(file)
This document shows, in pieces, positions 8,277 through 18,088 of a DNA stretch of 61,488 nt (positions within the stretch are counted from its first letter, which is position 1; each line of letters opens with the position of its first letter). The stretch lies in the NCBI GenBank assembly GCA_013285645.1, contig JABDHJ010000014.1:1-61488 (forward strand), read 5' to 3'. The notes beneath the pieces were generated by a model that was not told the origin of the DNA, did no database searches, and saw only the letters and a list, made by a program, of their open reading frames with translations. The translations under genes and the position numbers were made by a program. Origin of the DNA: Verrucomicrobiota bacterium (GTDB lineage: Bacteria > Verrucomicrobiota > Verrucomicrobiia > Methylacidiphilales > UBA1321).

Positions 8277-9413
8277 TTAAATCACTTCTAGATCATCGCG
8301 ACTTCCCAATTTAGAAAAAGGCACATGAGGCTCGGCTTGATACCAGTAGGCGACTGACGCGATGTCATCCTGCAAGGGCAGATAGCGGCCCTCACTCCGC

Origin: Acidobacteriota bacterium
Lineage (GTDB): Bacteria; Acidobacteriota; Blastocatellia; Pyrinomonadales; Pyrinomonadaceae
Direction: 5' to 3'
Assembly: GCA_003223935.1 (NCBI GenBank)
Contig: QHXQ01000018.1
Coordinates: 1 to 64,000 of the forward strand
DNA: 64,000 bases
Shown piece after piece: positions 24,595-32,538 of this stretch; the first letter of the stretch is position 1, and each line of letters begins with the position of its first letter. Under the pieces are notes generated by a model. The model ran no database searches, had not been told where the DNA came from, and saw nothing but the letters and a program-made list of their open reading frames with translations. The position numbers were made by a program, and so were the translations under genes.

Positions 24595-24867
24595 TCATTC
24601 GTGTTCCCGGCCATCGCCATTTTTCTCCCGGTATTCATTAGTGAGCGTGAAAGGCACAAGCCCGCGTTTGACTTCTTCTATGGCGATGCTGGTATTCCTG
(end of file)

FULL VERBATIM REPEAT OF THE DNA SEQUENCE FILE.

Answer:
This document shows, in pieces, positions 8,277 through 18,088 of a DNA stretch of 61,488 nt (positions within the stretch are counted from its first letter, which is position 1; each line of letters opens with the position of its first letter). The stretch lies in the NCBI GenBank assembly GCA_013285645.1, contig JABDHJ010000014.1:1-61488 (forward strand), read 5' to 3'. The notes beneath the pieces were generated by a model that was not told the origin of the DNA, did no database searches, and saw only the letters and a list, made by a program, of their open reading frames with translations. The translations under genes and the position numbers were made by a program. Origin of the DNA: Verrucomicrobiota bacterium (GTDB lineage: Bacteria > Verrucomicrobiota > Verrucomicrobiia > Methylacidiphilales > UBA1321).

Positions 8277-9413
8277 TTAAATCACTTCTAGATCATCGCG
8301 ACTTCCCAATTTAGAAAAAGGCACATGAGGCTCGGCTTGATACCAGTAGGCGACTGACGCGATGTCATCCTGCAAGGGCAGATAGCGGCCCTCACTCCGC

Origin: Acidobacteriota bacterium
Lineage (GTDB): Bacteria; Acidobacteriota; Blastocatellia; Pyrinomonadales; Pyrinomonadaceae
Direction: 5' to 3'
Assembly: GCA_003223935.1 (NCBI GenBank)
Contig: QHXQ01000018.1
Coordinates: 1 to 64,000 of the forward strand
DNA: 64,000 bases
Shown piece after piece: positions 24,595-32,538 of this stretch; the first letter of the stretch is position 1, and each line of letters begins with the position of its first letter. Under the pieces are notes generated by a model. The model ran no database searches, had not been told where the DNA came from, and saw nothing but the letters and a program-made list of their open reading frames with translations. The position numbers were made by a program, and so were the translations under genes.

Positions 24595-24867
24595 TCATTC
24601 GTGTTCCCGGCCATCGCCATTTTTCTCCCGGTATTCATTAGTGAGCGTGAAAGGCACAAGCCCGCGTTTGACTTCTTCTATGGCGATGCTGGTATTCCTG